Kevin S. Tenney, the man who brought Witchboard to the masses decided to stick with the theme and deliver Witchtrap upon an unsuspecting public. It sees a man inherit a house, one that is haunted and when he can no longer ignore it, he calls in some paranormal investigators and a couple of cops for security. Suffice it to say, things go about as one would expect with a few deaths here and there from the main baddie who is a ghost that decides to go on a tear and rid his house of those that intrude, a little nudity courtesy of Linnea Quigley and enough bad acting to fill a catalogue of Tenney films.
Ultimately, the film is as hokey as one can imagine due to a combination of factors, the aforementioned ability put forth by those that star within being one of the main aspects that glaringly makes itself known. Another is the dialogue which is simply put, not as good as one might expect and combined with the those that deliver it, makes the film incredibly hard to watch at times. What did manage to be somewhat decent were the special effects, at least in certain cases such as the ghost of Uncle Avery for one, or when a pair of hands came out of a door to kill a woman with a hatchet. As for those that would die in the movie, their deaths were unimaginative and lacking in excitement, the audience having seen it all before or at least something akin to it in dozens of films, but deaths there were which at least kept things moving along. The nudity was unneeded, but par for the course given the decade and type of picture this turned out to be and if there was a draw to this film, it was Quigley more than anyone else who of course, died without any clothes on.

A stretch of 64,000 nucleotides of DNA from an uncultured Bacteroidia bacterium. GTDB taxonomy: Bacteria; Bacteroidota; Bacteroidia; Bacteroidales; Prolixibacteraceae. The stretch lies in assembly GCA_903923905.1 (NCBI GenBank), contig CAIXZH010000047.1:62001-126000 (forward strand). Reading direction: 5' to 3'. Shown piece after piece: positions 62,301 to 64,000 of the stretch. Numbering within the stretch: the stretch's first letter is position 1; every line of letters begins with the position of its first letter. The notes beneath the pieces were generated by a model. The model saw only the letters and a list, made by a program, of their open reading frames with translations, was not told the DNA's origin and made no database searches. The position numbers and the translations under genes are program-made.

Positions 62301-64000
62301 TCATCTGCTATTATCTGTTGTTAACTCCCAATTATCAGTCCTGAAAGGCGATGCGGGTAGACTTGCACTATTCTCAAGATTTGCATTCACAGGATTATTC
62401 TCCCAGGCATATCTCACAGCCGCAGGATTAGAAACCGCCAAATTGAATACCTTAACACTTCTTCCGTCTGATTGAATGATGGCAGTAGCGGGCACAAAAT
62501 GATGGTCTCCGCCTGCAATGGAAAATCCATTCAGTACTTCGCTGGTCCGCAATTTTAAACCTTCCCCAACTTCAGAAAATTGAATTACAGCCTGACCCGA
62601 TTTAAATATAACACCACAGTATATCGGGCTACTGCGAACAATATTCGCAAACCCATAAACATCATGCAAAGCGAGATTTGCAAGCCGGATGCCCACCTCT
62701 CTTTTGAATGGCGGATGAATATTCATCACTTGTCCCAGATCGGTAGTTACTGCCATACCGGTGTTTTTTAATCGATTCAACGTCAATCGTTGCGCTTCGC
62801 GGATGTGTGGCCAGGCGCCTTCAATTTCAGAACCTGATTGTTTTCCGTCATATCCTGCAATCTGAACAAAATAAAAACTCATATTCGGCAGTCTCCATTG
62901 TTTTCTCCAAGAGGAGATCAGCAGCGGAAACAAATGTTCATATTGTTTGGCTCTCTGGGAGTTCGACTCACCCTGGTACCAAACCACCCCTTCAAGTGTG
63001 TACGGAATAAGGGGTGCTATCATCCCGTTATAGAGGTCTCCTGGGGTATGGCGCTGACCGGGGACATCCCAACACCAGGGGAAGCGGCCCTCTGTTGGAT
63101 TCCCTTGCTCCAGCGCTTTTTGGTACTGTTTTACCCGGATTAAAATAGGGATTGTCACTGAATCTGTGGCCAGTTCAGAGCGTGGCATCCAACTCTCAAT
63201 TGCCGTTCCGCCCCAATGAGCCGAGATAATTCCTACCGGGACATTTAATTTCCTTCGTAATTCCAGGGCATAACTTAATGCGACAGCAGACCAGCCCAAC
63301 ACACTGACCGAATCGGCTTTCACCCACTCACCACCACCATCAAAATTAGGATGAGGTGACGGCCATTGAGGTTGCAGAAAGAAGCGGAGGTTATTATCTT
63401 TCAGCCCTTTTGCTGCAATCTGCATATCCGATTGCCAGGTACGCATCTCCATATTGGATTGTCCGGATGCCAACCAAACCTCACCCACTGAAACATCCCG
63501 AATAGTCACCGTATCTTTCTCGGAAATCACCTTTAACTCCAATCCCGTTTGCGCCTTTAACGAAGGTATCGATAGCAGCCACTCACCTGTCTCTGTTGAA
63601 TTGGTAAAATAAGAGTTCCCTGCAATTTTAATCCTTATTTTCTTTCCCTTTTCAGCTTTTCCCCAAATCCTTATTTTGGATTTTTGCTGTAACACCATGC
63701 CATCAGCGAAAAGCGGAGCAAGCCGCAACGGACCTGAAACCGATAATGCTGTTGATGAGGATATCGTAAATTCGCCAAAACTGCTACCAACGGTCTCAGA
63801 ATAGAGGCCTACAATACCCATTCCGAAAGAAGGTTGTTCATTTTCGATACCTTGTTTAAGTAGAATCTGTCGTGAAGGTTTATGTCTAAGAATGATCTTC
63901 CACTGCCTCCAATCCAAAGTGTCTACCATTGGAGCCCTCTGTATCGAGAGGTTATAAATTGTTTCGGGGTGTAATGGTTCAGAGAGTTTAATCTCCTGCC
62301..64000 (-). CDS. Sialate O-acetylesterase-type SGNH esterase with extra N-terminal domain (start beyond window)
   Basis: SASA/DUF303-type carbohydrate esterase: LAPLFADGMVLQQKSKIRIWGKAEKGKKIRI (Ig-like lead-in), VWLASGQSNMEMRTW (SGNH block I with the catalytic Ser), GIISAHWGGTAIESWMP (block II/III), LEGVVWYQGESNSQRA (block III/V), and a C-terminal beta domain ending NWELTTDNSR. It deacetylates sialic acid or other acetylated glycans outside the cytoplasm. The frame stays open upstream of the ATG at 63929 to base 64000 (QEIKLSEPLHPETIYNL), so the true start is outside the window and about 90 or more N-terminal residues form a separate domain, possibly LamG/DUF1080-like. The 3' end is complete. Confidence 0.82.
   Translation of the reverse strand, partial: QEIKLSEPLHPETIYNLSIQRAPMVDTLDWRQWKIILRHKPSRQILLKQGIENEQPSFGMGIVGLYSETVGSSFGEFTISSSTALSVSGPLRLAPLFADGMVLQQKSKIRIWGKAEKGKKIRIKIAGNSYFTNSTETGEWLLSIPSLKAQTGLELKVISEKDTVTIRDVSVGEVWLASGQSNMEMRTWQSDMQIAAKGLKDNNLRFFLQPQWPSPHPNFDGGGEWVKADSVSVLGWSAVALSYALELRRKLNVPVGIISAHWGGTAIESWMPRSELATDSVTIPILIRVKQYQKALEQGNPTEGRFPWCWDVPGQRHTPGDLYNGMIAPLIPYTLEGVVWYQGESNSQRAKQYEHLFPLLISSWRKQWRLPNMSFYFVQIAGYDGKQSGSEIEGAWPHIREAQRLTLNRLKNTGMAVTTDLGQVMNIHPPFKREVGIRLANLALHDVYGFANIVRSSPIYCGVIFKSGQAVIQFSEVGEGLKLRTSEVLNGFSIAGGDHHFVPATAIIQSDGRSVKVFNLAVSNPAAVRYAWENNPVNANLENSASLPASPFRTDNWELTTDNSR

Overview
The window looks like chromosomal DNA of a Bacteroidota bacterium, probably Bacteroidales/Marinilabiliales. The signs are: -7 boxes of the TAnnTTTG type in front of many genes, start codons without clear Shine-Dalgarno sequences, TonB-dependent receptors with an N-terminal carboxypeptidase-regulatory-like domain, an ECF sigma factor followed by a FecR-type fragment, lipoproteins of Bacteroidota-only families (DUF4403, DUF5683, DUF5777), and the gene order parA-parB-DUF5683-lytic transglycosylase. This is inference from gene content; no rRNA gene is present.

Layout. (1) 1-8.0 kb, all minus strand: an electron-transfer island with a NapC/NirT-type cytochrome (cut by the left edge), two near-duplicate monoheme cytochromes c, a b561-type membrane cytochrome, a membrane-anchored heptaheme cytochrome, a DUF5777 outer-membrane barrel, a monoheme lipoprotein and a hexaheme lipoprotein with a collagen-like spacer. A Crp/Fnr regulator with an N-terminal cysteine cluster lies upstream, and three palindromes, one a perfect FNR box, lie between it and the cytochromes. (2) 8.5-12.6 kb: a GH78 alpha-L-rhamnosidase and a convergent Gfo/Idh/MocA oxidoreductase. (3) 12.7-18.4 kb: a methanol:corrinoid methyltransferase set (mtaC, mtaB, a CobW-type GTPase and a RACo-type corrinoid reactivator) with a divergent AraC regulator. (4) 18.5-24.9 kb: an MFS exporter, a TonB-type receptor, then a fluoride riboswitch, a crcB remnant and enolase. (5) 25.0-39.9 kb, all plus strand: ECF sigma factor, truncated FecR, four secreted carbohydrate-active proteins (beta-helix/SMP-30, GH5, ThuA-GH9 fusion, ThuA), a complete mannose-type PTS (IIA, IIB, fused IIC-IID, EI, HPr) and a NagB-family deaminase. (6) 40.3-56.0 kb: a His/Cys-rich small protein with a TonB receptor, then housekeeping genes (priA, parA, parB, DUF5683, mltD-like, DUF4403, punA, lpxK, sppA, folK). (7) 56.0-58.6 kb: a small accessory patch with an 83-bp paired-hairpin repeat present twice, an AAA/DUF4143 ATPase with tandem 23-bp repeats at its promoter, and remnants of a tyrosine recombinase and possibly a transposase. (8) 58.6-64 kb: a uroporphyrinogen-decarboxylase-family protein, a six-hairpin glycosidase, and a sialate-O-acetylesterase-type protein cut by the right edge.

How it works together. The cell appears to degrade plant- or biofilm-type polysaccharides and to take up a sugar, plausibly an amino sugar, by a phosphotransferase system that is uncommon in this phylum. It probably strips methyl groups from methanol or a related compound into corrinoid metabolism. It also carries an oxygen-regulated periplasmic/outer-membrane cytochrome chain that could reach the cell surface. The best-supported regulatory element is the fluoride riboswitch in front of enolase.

What is fair to say is that no matter how terrible this film gets, how badly it is acted or the extreme tameness of it all, there is some intrinsic entertainment present, like watching a train go off the rails despite knowing the tragedy that could entail and in this case, the time spent watching this movie. Witchtrap is definitely one of those cases of ‘so bad, it’s good’ – an awful film, but when all is said and done, still a fun watch.
1.5 out of 5